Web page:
September Mortgage Update and Furnishing an Empty Apartment for a Year

This month (August):
Years left: 1.583333333
P =$1,125.48, I =$88.93, Escrow =$809.48

This month (September):
Years left: 1.5
P =$1,129.93, I =$84.47, Escrow =$809.48

One month’s prepayment savings: $0

In the end we decided to move out here with next to nothing– we filled up the car, sent a few boxes, and DC2 and I each checked a bag and did a carry-on on the plane.

And now our 1200 sq ft 2br apartment is mostly furnished.

How did we get here from there?

1.  We bought a couch, dining room table and chairs, large ottoman, bunk beds (and mattresses), king-size bed (and mattress), kid’s bike, shelves, and a few sundries (plates and bowls, cooler, toaster oven, microwave) from some people who were moving out for 1K.  I’m pretty sure we could have bargained her down given how last minute she was about everything, but 1K was less than we would have spent at IKEA on much cheaper versions of the same stuff, so we’re good.  Even though she was a PITA to deal with and kept going on and on about how she didn’t want to sell us things because they were dented.

2.  IKEA has a lot of very inexpensive stuff.  We bought three small tables (one for the living room, two to use as nightstands), a set of odd silverware (that cost less than the same partial sets of silverware at goodwill– our goodwill sucks), and a few skirt hangers.

3.  The apartment has some built-in shelves and cabinets.

4.  We have some friends who were happy to give us the crappy stuff they bought back in 2000 that they have since replaced with much nicer stuff but hadn’t gotten rid of the crappy stuff even though they never use it.  Yay generous packrat friends who were saving this stuff for just such an opportunity!  Here we got some not great quality pots, pans, bakeware, measuring spoons and cups (the kind where you have to guess the size because they’re so well-loved), and so on.  They have dibs if they want it back at the end of the year, but they’re hoping they won’t.

5.  The same friends are letting us borrow some shelves and a card table they were keeping in their garage because they want to clear out the garage to organize it.  Also they’ll want them back at the end of the year.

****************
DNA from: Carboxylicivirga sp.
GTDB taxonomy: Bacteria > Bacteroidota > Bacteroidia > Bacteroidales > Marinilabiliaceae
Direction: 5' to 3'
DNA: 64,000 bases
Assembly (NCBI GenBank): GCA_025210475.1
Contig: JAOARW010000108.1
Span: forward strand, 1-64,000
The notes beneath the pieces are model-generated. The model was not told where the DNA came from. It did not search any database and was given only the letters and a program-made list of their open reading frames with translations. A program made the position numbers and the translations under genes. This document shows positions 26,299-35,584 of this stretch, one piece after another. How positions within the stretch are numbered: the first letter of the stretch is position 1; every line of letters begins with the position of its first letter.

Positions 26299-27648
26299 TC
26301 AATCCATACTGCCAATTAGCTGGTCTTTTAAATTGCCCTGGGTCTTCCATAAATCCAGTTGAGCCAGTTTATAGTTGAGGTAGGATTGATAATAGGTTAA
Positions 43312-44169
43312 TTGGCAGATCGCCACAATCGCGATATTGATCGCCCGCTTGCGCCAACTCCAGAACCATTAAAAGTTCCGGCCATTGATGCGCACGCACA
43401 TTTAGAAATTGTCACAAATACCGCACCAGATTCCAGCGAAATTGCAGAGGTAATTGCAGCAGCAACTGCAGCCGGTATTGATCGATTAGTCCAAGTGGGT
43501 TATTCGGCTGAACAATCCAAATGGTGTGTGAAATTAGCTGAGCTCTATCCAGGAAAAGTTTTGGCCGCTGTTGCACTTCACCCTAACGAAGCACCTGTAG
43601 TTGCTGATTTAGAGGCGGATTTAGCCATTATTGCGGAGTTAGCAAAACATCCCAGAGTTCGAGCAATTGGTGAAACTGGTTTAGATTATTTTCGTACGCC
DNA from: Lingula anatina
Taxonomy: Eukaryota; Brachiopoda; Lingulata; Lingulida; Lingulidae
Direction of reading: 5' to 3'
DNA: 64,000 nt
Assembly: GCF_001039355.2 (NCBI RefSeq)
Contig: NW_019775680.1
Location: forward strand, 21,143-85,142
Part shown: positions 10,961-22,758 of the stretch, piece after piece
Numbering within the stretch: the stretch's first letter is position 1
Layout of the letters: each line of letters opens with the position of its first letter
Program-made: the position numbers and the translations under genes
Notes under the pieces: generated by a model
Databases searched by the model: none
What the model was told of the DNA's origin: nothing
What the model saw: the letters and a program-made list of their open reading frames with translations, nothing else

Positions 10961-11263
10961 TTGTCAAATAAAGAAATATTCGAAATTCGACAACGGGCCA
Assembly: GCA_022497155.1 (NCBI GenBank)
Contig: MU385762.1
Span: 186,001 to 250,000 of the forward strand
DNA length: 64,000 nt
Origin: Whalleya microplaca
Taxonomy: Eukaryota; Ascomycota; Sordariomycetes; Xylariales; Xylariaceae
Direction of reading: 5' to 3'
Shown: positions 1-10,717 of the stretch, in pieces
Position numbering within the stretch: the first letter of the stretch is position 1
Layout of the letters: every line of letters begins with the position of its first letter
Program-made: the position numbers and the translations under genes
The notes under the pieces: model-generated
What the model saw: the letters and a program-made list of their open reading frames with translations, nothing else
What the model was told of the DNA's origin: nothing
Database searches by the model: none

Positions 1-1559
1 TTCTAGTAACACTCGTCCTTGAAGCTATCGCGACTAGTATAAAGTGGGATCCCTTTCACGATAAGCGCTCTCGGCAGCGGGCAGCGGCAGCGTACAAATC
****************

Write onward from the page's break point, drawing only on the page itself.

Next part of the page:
6.  We got a card table and chairs at Walmart for $55 that we’re using in the dog-run for outdoor dining.  DH also got a bike for himself at Walmart.

7.  After trying to work in the eat-in kitchen and being defeated by the heat of the sun, DH decided he really needed a desk, so we got one for $60 off a neighborhood list-serve.

8.  Target filled in more kitchen and bathroom odds-and-ends, as well as things like envelopes and printer paper.

9.  Amazon filled in for some bigger items like a printer, extra ink, a bike for me (after waiting too long to buy one locally so all the students have cleared out anything under $300.  If only I’d bought the first time I looked!  Also, what is going on with Forge bikes not actually having any bikes in stock anywhere?)

10.  I ended up getting a laptop as I didn’t realize work wouldn’t come with a computer and my old laptop is giving up the ghost.

11.  Another friend has a piano lying around that the previous house owners left that she said we could have for the year if we pay for moving.  Paying for moving there and back puts it still at less than the cost of renting or buying a new digital piano.  (We really did want to bring our own piano but just couldn’t fit it in the car and it would have cost more to move than to rent one for the year.)

12.  We got some black-out curtains from Kohls (online, clearance).  The place did come with curtains, but the bedroom curtains didn’t block out any light and the living room curtains only covered about half the window, exposing the world to streaking toddlers who don’t want to get dressed in the morning.

13.  (Update)  Scored another set of shelves and very small chest of drawers that someone in the neighborhood left out with a free sign.  Now DC2 can keep hir shirts and pants in separate drawers and I have a place to put hir winter clothing and too big stuff, which means there’s room in the closet for their toys.

We’re doing a lot of “making do”… like, we don’t really need a casserole if we have the knock-off le creuset for some tasks and a mason jar for other tasks.  We don’t need a pyrex 13×9 if we have a metal one.  And so on.  We’re using long flat bowls instead of small plates for a lot of things (the plates we have are enormous).  But it’ll be fine for a year.  Things that aren’t fine we’ve eventually bought (like an ove glove– way better than the towels system we’d been using).